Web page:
419. Notes of a Meeting of the National Security Council1

SUBJECT

  • National Security Council Meeting in the Cabinet Room—Wednesday, September 13, 1967

Meeting convened: 12:32 PM

President departed meeting 12:58 PM

Attending were: The Vice President, Secretary McNamara, Under Secretary Katzenbach, General J.P. McConnell, Leonard Marks, [Page 905]Ambassador Goldberg, Under Secretary Paul Nitze, CIA Director Dick Helms, Secretary Henry Fowler, Joe Sisco, Bromley Smith, Walt Rostow and George Christian.

The President opened the meeting calling on Under Secretary Katzenbach.

Katzenbach pointed out that Secretary Rusk will be going to the United Nations for the usual meetings of Foreign Ministers. He said these are very helpful and useful to have these bilateral discussions, although it is very wearing on Mr. Rusk. Katzenbach said that the Africans are better than they used to be. They held together well, and they are more realistic than they used to be. Katzenbach said the President’s announcement of the U.N. Delegation with new and different people is very helpful politically both to the United Nations and to this Administration domestically. Katzenbach said that Joe Sisco briefed the NATO people on the Middle East and this was helpful, but he is not sure that they will stay considering the pressure the NATO countries are under. On Vietnam, Katzenbach said Goldberg has been having discussions with the U.N. delegates.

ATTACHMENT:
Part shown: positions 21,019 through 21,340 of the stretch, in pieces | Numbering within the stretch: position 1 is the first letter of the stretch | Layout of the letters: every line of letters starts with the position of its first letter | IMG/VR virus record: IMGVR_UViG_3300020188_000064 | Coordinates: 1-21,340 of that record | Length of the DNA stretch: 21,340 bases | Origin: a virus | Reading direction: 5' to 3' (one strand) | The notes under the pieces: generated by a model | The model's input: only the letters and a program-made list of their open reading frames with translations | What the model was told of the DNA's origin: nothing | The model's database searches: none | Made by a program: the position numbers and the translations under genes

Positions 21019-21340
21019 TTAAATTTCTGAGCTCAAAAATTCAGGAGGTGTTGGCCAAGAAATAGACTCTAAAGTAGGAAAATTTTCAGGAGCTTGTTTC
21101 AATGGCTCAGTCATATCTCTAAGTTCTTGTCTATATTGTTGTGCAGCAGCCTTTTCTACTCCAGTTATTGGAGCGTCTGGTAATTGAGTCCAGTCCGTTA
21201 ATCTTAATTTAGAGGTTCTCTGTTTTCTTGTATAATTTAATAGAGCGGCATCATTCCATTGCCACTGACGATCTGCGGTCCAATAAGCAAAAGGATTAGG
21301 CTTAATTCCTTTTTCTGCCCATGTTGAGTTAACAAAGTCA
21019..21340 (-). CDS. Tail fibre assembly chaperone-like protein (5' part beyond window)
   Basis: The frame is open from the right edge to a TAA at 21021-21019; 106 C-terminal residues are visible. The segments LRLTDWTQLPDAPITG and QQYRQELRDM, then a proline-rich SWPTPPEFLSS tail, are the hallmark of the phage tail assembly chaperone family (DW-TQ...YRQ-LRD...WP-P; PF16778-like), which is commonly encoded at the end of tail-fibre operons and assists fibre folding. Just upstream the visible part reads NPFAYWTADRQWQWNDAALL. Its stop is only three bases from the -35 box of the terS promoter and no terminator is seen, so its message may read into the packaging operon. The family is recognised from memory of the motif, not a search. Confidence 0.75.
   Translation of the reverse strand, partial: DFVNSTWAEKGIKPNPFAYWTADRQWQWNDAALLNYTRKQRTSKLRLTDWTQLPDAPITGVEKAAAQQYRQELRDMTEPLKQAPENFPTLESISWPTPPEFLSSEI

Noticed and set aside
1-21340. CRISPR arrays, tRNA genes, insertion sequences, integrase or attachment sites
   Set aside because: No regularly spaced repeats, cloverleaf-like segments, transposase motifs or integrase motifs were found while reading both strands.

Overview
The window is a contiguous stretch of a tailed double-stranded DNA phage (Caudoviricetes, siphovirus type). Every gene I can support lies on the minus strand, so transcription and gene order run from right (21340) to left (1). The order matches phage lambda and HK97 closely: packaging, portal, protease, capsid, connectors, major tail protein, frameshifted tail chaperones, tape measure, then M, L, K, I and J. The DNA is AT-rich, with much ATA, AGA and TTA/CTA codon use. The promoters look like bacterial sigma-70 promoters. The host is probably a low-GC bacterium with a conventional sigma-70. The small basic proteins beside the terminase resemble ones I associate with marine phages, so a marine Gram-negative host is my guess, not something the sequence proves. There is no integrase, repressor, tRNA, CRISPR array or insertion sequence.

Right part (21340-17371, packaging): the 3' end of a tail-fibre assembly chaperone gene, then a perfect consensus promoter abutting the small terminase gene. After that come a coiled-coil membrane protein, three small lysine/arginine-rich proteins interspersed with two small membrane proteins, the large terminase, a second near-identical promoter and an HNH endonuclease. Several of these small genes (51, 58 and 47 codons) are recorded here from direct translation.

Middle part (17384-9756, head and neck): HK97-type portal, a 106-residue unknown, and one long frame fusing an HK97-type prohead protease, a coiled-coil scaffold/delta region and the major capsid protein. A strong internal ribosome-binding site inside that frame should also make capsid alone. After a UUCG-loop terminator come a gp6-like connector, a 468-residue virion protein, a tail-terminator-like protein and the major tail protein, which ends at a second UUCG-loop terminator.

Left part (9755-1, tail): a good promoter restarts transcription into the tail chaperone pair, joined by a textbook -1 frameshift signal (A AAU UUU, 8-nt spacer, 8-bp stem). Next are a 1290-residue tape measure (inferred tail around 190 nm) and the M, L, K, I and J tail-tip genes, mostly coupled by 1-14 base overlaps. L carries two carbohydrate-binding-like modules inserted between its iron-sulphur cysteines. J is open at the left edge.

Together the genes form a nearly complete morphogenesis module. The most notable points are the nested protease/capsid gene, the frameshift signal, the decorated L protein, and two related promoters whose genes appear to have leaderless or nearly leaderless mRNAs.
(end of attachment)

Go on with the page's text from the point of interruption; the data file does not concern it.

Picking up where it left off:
The President said he appreciated what Katzenbach said about the United Nations delegation. The President then called on Goldberg for discussion of the major issues facing the United Nations General Assembly.

Goldberg said there are about 100 items on the General Assembly agenda, many of these are repetitious. The principal issues listed by Goldberg were Middle East, Vietnam, non-proliferation, Chinese representation, oceanography and African problems.